The Supreme Court has halted an order by the Constitutional Court ordering the trial of businessman Hassan Basajjabalaba over tax evasion.
The businessman was jointly implicated with his brother Muzamiru Basajjabalaba on several charges including conspiring to defeat tax laws, forgery of a judicial document and uttering a false document, before the Anti-Corruption Court.
On Wednesday, a panel of seven Supreme Court Justices led by Dr Esther Kisaakye granted the order staying the execution of the order pending the determination of their appeal. The other justices are Ezekiel Muhanguzi, Faith Mwondha, Stella Arach Amoko, Mike Chibita, Percy Night Tuhaise and Professor Lillian Tibatwemwa.
The application was granted after the Commissioner in Charge of Civil Litigation in Attorney General’s office, George Kallemera told the court that he had been instructed to concede to the application seeking to stay the duo’s trial.
Through their lawyers led by John Mary Mugisha, the two argued that they were to suffer irreparable damages if the trial resumes when there is a pending appeal.
The 20 billion shillings tax that was not paid by the two stems from the decision by the government to cancel Basajjabalaba’s lease contracts to develop five Kampala city markets out of which he was compensated with 142 billion Shillings for the loss caused to him.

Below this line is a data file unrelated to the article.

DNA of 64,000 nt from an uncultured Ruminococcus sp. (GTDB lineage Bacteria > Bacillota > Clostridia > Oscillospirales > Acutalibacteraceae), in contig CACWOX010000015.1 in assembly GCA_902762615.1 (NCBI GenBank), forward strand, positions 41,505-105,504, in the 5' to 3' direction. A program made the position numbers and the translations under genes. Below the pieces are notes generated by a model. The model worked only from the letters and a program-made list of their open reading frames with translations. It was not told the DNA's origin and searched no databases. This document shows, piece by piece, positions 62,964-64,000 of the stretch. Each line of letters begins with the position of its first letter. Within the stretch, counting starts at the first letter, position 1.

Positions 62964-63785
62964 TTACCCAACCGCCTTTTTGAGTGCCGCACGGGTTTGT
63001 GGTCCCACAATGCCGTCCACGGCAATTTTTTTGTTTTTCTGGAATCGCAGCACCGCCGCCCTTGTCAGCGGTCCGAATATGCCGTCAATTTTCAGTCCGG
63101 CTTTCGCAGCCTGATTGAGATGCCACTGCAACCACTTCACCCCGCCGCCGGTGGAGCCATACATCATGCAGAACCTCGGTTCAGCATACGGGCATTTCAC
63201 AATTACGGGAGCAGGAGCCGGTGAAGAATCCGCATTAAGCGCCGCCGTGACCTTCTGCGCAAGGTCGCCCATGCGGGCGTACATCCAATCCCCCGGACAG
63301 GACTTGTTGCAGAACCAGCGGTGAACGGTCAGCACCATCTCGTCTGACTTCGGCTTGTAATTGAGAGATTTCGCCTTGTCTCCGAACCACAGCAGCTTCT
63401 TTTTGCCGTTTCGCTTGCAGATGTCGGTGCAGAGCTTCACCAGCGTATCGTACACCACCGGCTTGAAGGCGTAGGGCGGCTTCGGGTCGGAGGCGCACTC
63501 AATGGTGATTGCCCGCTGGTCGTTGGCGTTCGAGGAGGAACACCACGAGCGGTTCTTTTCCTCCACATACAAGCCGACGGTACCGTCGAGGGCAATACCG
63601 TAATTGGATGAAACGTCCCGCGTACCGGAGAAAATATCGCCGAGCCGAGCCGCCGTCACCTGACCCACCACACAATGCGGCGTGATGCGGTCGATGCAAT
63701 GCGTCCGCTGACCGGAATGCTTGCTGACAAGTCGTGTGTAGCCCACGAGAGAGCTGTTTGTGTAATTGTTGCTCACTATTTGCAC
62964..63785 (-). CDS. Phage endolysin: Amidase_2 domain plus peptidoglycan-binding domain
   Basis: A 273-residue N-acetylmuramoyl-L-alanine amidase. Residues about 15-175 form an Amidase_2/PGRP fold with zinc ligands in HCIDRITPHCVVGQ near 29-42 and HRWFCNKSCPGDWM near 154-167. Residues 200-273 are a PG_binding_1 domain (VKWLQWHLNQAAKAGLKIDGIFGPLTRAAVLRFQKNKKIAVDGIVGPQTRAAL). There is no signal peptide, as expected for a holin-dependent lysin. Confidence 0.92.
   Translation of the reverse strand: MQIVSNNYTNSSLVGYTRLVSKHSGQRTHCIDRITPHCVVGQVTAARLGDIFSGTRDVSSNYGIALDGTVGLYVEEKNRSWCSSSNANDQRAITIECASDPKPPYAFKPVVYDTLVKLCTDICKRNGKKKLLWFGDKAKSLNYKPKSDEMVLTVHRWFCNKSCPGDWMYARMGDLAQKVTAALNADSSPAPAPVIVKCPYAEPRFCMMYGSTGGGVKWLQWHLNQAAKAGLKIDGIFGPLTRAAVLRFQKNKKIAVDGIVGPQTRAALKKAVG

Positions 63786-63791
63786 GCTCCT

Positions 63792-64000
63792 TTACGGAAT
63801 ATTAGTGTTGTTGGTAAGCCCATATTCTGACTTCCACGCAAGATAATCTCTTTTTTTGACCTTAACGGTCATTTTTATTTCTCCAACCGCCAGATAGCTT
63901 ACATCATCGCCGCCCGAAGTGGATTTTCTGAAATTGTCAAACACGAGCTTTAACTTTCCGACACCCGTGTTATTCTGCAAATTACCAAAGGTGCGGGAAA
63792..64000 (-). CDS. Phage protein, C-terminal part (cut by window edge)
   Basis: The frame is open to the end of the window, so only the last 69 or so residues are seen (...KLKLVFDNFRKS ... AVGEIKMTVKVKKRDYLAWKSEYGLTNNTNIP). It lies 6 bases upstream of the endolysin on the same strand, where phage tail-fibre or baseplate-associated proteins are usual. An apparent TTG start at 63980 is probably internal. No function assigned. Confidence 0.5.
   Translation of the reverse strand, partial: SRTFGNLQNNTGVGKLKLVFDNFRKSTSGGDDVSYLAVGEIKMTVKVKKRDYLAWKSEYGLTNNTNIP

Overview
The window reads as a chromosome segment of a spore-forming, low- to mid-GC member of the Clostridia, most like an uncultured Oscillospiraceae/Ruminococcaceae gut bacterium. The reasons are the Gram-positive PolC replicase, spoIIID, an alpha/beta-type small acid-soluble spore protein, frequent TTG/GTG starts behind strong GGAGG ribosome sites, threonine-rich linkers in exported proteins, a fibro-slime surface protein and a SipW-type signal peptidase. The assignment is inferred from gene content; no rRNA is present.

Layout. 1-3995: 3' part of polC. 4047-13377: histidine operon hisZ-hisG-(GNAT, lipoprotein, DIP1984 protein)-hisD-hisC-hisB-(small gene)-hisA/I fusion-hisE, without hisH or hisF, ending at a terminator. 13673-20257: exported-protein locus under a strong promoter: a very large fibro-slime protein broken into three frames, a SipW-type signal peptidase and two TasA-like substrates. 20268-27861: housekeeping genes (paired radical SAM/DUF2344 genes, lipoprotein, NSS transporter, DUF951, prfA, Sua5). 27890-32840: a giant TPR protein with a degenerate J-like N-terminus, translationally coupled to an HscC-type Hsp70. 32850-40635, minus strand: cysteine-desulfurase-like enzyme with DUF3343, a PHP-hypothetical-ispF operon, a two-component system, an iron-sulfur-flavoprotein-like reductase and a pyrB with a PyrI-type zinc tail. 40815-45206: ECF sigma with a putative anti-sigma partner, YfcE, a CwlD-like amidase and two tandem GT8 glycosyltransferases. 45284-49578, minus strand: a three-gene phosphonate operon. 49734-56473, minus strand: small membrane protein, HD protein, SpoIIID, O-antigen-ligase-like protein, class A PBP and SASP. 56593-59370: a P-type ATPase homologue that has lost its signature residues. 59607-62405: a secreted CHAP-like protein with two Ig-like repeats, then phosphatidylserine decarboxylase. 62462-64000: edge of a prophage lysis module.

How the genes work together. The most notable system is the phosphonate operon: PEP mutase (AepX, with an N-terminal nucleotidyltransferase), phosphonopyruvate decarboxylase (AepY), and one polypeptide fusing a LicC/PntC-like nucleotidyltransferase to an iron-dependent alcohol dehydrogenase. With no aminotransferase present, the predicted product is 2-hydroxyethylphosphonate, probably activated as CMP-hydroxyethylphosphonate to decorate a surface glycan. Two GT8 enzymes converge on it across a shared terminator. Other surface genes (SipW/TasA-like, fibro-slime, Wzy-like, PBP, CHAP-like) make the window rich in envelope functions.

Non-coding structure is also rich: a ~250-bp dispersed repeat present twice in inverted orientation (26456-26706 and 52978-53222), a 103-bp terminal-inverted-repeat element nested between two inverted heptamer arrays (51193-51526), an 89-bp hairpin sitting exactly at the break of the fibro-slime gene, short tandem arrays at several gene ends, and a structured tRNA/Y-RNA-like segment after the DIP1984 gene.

A concerned citizen instituted private criminal proceedings at Buganda Road Court accusing the Basajjabalaba and Muzamiru of having failed to pay taxes arising from the compensations.
They were summoned to court, charged and they pleaded not guilty to the offences before being released on bail.
They were each asked to deposit 30 million cash shillings and Basajjabalaba was asked to deposit his passport to court, which he later obtained to travel to Nairobi. However, he was intercepted at Entebbe International Airport and detained at Kireka Special Investigations Unit of Police.
On January 16, 2015, he was produced at the Anti-Corruption Court where he was charged with similar offences to those that he had already been charged for at Buganda Road.
But the parallel proceedings at Buganda Road continued without his knowledge. However, they were later discontinued by the Director of Public Prosecution.
At the Anti-Corruption Court, the group was charged afresh and remanded to Luzira Prison.
However, they decided to petition the Constitutional Court on grounds that the DPP acted illegally by withdrawing charges against them at Buganda Road Court in their absence.
They asked the constitutional court to declare the acts by the DPP as illegal.
But the Constitutional Court ruled that there were violations during the initial stages of the prosecution, but they declined to halt proceedings against them.
The court directed the Registrar to transfer the file back to Anti-Corruption Court such that their trial can resume.